I cite the steak's deceptive name as but one example of the chain's imprecise, overheated menu language. According to Webster's New World Dictionary of Culinary Arts, the classic Delmonico, strip-loin or strip steak is "usually boneless." Further, Capital Grille's menu fails to mention that a significant piece of bone is included in the listed weight. In today's market, such a cut is often called a cowboy ribeye. (A porterhouse steak works the opposite way, with the bone assumed. A 24-ounce version is listed that way by Capital Grille and goes for $32.95.)
The porterhouse, sirloin, steak au poivre, filet mignons and assorted "sliced" steaks (I didn't even ask), though carved from Midwest corn-fed beef, are what's called "certified Angus beef," the highest grade of choice, not USDA prime. The filet I tried, though tender and lean, lacked the flavor and buttery consistency of super-premium steaks ($25.95 for 10 ounces, $27.95 for 14 ounces).
Provimi calf's liver sauteed with bacon and onions, served with a vegetable at lunch, is perhaps the menu's best value ($9.95). Although liver is currently out of dietary fashion, veal and calves' liver are steakhouse standards in cities such as Miami and New York. This is a remarkably good, modestly sized version. The veal chop -- the menu labels it a "signature," perhaps because it is a porterhouse cut, not the standard rib chop -- has a predictably mild flavor ($27.95). A Roquefort-butter sauce with which it is paired effectively masks the delicate flavor of the veal. Meat lovers may want to ask that the sauce be served on the side or omitted altogether.
The roast half chicken makes little impression ($17.95 at night, $8.95 by day). A dinner special, tuna in a black sesame seed crust, tasted weirder than it sounded. I didn't even finish my two-bite sample, but its owner finished the task. The fish arrived on a delicious mound of seared, butter-tossed spinach ($24.95).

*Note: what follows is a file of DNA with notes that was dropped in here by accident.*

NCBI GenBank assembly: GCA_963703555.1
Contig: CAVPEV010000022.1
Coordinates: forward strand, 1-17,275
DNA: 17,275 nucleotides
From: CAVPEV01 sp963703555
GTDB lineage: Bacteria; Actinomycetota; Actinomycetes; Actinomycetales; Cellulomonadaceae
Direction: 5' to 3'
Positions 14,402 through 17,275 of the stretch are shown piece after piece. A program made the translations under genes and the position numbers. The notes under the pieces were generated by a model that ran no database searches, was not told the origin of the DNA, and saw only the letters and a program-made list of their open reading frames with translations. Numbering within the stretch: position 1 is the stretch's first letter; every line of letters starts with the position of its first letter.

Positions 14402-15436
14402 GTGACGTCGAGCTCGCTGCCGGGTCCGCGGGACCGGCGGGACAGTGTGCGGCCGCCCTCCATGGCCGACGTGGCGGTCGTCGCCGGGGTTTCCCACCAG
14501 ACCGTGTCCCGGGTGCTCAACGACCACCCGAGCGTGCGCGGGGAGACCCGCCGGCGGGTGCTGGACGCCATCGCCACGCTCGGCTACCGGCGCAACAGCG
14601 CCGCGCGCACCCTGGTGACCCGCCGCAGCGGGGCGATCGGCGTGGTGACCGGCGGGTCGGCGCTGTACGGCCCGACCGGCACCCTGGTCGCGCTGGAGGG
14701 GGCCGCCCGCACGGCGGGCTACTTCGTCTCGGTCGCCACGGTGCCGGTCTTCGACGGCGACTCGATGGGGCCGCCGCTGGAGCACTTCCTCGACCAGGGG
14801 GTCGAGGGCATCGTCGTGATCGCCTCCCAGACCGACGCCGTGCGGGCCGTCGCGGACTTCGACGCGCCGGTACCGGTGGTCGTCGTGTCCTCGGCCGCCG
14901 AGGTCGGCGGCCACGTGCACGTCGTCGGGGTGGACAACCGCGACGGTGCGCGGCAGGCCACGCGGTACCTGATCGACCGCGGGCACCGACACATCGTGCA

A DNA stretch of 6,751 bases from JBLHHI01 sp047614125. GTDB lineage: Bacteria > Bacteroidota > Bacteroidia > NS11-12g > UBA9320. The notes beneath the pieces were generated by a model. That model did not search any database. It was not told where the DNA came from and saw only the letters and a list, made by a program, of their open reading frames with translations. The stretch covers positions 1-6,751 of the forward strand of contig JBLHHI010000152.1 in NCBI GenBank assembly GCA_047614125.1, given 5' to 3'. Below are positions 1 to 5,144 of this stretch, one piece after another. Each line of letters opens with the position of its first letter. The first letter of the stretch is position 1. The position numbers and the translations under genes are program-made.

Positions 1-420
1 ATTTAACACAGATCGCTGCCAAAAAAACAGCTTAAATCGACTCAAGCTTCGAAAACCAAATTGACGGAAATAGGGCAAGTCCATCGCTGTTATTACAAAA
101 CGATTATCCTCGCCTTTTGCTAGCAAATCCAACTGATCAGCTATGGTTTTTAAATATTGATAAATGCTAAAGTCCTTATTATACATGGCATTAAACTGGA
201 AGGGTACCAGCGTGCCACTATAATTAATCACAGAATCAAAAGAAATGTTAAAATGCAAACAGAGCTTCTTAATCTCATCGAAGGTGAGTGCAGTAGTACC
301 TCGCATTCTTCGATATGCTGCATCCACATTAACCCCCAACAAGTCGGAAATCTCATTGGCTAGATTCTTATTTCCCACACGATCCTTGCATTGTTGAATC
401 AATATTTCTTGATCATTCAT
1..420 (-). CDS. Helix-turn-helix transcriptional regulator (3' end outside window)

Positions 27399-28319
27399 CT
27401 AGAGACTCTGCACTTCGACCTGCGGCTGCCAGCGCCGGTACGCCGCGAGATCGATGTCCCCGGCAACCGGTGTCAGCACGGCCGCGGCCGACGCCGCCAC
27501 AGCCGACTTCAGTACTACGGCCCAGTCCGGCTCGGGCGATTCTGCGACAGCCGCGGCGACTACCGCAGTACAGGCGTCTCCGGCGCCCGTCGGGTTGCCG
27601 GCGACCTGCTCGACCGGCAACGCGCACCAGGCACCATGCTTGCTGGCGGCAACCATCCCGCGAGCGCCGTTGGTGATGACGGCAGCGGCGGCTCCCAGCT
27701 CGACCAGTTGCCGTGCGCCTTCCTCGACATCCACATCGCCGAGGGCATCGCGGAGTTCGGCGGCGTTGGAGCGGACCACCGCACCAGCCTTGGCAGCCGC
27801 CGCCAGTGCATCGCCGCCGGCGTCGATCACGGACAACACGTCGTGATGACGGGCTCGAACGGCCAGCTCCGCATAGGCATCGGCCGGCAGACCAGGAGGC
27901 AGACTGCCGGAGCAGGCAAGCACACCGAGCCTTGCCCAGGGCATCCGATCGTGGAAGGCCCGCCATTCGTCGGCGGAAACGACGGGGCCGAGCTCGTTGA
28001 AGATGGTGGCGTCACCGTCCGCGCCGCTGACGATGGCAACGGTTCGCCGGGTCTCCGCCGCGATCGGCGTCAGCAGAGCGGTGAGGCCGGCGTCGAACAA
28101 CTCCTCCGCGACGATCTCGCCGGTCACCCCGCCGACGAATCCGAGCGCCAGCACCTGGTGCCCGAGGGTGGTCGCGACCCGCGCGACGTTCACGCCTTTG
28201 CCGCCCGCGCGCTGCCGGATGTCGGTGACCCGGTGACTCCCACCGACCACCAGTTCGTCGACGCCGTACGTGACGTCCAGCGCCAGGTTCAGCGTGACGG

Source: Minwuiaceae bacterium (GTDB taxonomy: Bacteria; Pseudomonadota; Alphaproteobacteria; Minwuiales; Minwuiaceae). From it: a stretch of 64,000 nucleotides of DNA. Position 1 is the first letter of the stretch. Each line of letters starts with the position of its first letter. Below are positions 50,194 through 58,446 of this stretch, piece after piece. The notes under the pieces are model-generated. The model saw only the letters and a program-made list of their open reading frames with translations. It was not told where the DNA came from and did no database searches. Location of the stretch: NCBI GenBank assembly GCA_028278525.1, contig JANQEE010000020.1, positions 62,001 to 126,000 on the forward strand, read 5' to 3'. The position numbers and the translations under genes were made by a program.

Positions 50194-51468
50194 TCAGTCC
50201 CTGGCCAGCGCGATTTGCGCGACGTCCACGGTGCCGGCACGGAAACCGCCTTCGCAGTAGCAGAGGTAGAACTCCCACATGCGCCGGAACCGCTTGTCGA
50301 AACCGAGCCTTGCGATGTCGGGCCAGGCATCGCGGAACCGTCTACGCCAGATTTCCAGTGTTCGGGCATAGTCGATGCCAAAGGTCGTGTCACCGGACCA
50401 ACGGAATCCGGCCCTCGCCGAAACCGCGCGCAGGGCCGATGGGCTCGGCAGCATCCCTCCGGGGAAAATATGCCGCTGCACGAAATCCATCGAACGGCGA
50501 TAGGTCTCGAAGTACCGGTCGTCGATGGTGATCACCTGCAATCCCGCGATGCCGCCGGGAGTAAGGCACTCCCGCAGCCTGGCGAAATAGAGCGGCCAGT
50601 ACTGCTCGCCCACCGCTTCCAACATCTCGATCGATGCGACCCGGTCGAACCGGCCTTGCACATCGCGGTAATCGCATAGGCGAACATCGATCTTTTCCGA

As at many steakhouses, only tap water, bread and butter are included in dinner entree prices. Side dishes are thus not only desirable but necessary. The Grille's table-size servings of creamed spinach ($5.25), very rich mashed potatoes ($4.95) and crisp asparagus spears with Hollandaise ($6.95) nicely set off the rather Spartan steaks. Half portions are available. Raisin pumpernickel bread and warm poppy seed-sesame rolls, accompanied by little crocks of soft, sweet butter, take up any slack that's left in an appetite.
Don't bother with the salty, greasy fried calamari with peppers; the blah, watery Caesar salad; the iceberg-and-tomato house salad or the Campbell's-tasting pea soup, the latter served much too hot. Desserts -- Key lime pie, white chocolate mousse, home-made cheesecake, strawberries, creme brûlee -- sound so unimagi-native and commercial that I have trouble figuring who'd want such stuff after consuming two pounds of protein. We didn't even bother with coffee.
The ambitious wine list runs from distinguished Bordeaux reds in the $300-$500 range to an extensive collection of West Coast half bottles of both colors in $20-$50 territory. Unfortunately our first choice, Sonoma-Cutrer Russian River Ranches Chardonnay of 1999, offered at $23, wasn't available except in a full bottle at $66. Finding much under $40 per bottle is very tough going.
Contact Elliott Mackle at firstname.lastname@example.org or leave voice mail at 404-614-2514.